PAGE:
Next, we ectopically expressed Flag-tagged full length Grg3 from a lentiviral vector in HepG2, a human hepatoma cell line. The expression level of Grg3 was above that seen by endogenous Grg in the non-liver cell lines (Fig. 5A), considering that about 40% of the cells were infected (Fig. 5D). Notably, the subset of cells expressing Flag-Grg3 (green) expressed lower amounts of albumin protein (red) (Fig. 5D). We performed the same experiment using an N-terminally mutated form of Flag-tagged Grg3 that is deficient in transcriptional repression (Song et al., 2004), and found that this mutant did not suppress albumin expression (Fig. 5D). Taken together, above results indicate that Grg3 represses FoxA1 target genes and that the function is conserved between mouse and human cells.
To assess the interaction of FoxA1 and Grg3 with alb1 and afp enhancer elements and the ttr promoter, which contain functional FoxA binding sites, we employed chromatin immunoprecipitation (ChIP) experiments on endogenous genes in H2.35 cells. We found that endogenous FoxA1 binds all three target elements in both differentiated and undifferentiated H2.35 cells, and infection with the Grg3 retroviruses had a minimal effect on FoxA1 binding (Fig. 6A, left). ChIP studies revealed that full-length Grg3 was bound to the DNA elements in infected cells, whereas Grg3-ΔN was not (Fig. 6A, right), consistent with the ability of only full-length Grg3 to inhibit transcription (Fig. 5C). To determine whether the binding of Grg3 to the FoxA targets depends upon FoxA1, we depleted endogenous FoxA1 by siRNA. The siRNA treatment decreased FoxA1 protein level significantly, while Gapdh and exogenous Flag-Grg3 levels were unchanged (Fig. 6B). We note that all cells expressing Flag-Grg3 exhibited somewhat lower levels of FoxA1, compared to uninfected cells (Fig. 6B), which we speculate is due to Grg3 weakly suppressing the endogenous FoxA1 gene. Regardless, only the siRNA specific to FoxA1 caused a marked decrease in FoxA1 binding the enhancers (Fig. 6C, left); ttr was not tested. Notably, Grg3 localization to both enhancers also decreased significantly (Fig. 6C, right). Since Grg3 localization was not reduced as much as that for FoxA1, other factors may be involved. Nonetheless, these results mimic the in vitro experiments in showing that FoxA1 can help recruit Grg3 to target sites in a genomic context.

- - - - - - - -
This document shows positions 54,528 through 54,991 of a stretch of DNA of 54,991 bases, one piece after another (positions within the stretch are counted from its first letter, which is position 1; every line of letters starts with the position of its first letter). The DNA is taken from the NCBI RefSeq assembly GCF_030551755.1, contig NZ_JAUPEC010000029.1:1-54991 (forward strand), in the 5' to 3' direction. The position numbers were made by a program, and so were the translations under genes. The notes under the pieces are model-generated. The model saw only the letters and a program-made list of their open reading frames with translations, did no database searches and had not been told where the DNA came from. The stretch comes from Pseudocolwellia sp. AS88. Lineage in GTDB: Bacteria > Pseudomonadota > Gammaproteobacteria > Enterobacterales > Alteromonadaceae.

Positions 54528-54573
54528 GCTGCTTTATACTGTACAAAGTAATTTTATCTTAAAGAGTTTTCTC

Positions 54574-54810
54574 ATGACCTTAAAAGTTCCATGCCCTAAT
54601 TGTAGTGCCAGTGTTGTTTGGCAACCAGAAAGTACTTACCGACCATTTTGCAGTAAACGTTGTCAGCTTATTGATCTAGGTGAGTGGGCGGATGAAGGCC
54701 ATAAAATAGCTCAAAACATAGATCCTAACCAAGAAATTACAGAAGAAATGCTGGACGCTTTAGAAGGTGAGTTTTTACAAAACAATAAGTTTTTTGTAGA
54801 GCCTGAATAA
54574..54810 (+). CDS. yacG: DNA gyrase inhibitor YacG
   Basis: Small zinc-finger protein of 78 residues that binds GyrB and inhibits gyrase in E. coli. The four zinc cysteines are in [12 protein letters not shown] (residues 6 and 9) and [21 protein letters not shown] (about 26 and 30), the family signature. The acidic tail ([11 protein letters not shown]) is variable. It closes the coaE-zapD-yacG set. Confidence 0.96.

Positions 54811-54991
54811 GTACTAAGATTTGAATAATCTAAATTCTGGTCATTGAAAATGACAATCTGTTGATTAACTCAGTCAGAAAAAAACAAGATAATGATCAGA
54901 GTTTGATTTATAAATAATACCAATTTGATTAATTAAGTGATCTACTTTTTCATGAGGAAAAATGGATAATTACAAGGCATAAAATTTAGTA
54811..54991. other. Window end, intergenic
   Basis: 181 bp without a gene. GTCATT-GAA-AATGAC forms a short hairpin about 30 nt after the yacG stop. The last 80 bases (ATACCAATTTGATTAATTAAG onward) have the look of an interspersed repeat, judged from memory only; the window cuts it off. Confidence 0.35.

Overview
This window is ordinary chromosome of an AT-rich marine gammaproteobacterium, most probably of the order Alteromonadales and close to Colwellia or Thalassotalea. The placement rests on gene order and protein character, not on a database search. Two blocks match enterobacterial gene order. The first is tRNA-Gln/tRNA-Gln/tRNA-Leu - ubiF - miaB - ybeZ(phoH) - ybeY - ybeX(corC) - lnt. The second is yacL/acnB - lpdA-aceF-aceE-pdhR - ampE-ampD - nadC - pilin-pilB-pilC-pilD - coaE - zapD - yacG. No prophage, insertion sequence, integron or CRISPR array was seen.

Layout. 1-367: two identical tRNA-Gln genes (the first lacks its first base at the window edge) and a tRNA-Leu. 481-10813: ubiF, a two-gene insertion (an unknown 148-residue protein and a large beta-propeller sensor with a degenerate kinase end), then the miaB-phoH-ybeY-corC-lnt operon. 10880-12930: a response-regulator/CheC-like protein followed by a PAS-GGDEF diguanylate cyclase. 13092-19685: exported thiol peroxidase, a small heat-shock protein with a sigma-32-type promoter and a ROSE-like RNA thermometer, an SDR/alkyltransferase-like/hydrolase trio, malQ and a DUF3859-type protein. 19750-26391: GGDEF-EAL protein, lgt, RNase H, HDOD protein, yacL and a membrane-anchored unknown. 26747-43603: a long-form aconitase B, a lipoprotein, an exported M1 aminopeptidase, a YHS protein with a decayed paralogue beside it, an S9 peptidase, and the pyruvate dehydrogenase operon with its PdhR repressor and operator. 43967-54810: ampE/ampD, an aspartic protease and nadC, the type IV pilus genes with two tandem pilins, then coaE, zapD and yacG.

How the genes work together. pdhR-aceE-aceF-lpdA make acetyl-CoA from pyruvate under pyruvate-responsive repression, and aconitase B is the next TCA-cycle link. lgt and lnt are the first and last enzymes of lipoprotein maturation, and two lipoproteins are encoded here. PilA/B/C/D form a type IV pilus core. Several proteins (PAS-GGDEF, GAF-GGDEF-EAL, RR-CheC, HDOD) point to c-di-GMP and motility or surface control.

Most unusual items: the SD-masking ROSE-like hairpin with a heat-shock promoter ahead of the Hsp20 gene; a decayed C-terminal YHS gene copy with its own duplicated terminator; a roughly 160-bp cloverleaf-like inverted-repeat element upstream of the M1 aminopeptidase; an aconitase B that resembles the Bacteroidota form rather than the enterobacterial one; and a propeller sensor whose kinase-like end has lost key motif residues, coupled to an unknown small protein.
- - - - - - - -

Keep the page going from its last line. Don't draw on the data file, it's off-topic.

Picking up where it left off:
Because the in vitro results implicated that Grg3 protein can form a resistant structure that extends several nucleosomes from the site of recruitment, we assessed the genomic range of Grg3 association around the FoxA1 site at the alb1 and afp enhancers in infected H2.35. By analyzing the ChIP products with primer sets extending several kb from the enhancers, we found that both FoxA1 and Grg3 bound most strongly to the FoxA1 target region, but only Grg3 exhibited reproducible binding that extended beyond the FoxA1 site (Fig. 6D). Specifically, while the FoxA1 ChIP products decreased to background levels by 200−500 bp on either side of the alb1 FoxA1 sites, the Grg3 ChIP products persisted to 40−50% of the maximum extending 500 bp from the FoxA1 sites. This compares favorably with the in vitro chromatin protection data elicited by FoxA1 recruitment of Grg3 in vitro (Fig. 4C). Similar results were obtained for the afp enhancer, where FoxA1 binding was specific to the target site, but Grg3 binding persisted for 500 bp upstream. Downstream of the afp enhancer, Grg3 persisted 1000 bp, but was accompanied by strong binding with FoxA1 at another enhancer 2000 bp downstream (Fig. 6E) (Millonig et al., 1995). We conclude that recruitment of Grg3 by FoxA1 to a single nucleosome is sufficient to blanket a domain that extends 3−4 nucleosomes, both in vitro and in vivo, about the size of a typical regulatory sequence. When bound to FoxA1 separated by ~10 nucleosomes (2 kb), Grg3 appears to span the distance, but then diminishes distal to the FoxA sites.